May 15, 2020
At the press conference given by Petrobras management, the company’s president, Roberto Castello Branco, made a point of stressing the change in the name of the Rio de Janeiro Petrochemical Complex (Comperj), which he refers to as a “graveyard of corruption”. In an attempt to erase the past of scandals involving the enterprise, the company changed the name of the project to Gaslub Itaboraí. In fact, Comperj has been tarnished for being the scene of corruption schemes. What Petrobras cannot fail to do is for the project to accumulate another title – that of “company cemetery”.
As we have reported throughout this week, the Kerui-Método consortium, responsible for the works of the Gaslub Itaboraí Natural Gas Processing Unit (UPGN), sent a letter to its suppliers about their financial difficulties and rescheduling of payments. Something that can complicate the already complicated financial situation of Brazilian companies that provide equipment and services for the works. Petrobras says it has been monitoring the situation and monitoring the payment to the companies involved in the project.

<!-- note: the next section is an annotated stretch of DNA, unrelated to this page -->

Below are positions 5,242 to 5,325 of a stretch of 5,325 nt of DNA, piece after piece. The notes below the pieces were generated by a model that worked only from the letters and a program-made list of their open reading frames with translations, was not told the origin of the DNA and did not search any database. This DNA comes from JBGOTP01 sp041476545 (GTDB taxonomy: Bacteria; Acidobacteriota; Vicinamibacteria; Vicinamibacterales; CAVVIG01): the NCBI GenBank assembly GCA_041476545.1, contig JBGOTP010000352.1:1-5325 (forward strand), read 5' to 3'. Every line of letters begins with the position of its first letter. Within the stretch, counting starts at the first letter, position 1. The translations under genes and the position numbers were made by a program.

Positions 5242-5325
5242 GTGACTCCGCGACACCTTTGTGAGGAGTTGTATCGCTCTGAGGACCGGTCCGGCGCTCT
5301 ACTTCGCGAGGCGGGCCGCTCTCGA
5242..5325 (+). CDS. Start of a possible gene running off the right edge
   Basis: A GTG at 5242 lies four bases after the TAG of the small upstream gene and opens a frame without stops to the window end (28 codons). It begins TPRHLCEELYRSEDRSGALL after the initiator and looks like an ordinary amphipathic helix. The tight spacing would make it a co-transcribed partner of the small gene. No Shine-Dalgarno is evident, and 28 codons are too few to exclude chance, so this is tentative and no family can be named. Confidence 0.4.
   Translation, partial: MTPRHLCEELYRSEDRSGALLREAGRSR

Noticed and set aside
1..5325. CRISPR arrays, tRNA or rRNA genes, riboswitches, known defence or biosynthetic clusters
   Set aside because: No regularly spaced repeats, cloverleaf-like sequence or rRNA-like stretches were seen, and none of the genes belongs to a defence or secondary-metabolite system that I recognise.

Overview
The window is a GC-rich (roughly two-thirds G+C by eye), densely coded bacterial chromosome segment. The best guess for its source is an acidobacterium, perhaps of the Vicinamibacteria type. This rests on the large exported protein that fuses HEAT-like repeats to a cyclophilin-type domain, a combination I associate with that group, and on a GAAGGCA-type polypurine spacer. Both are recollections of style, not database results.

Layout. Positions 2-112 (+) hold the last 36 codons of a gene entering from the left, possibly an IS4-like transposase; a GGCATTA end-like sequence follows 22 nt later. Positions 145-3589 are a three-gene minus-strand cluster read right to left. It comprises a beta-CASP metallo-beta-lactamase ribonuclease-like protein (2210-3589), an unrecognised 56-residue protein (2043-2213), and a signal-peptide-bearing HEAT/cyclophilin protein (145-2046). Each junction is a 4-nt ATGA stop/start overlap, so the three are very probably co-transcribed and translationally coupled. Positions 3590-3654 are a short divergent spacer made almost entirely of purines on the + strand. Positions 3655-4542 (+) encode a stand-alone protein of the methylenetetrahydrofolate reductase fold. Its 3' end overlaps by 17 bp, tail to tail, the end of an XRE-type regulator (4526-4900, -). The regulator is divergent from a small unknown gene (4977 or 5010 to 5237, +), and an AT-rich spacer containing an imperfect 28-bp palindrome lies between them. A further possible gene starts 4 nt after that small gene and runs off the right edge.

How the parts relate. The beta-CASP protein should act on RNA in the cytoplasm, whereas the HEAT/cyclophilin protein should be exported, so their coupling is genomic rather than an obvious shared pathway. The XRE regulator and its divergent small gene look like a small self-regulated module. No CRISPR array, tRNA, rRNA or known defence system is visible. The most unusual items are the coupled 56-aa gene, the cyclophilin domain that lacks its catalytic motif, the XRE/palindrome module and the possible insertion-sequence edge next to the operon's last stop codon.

Comperj’s soap opera began more than 12 years ago. Launched in 2008, still under the government of then President Lula, the project aimed to process about 8% of Brazil’s oil production at that time. The dream was to make the country self-sufficient and an exporter of petrochemicals. But it all turned into a nightmare when Operation Car Wash revealed the scams behind the works.
Petrobras started trying to reach an agreement with the China National Petroleum Corporation (CNPC) in 2018 to complete the works on the project’s refinery, which were halted in 2015. Last year, however, the two companies concluded that the construction of the unit was not economically viable.
Now, at the construction site, work continues on the construction of the Rota 3 gas pipeline and the UPGN. In the case of the processing unit, there was a 70% reduction in the number of workers as a mitigation measure against the coronavirus pandemic.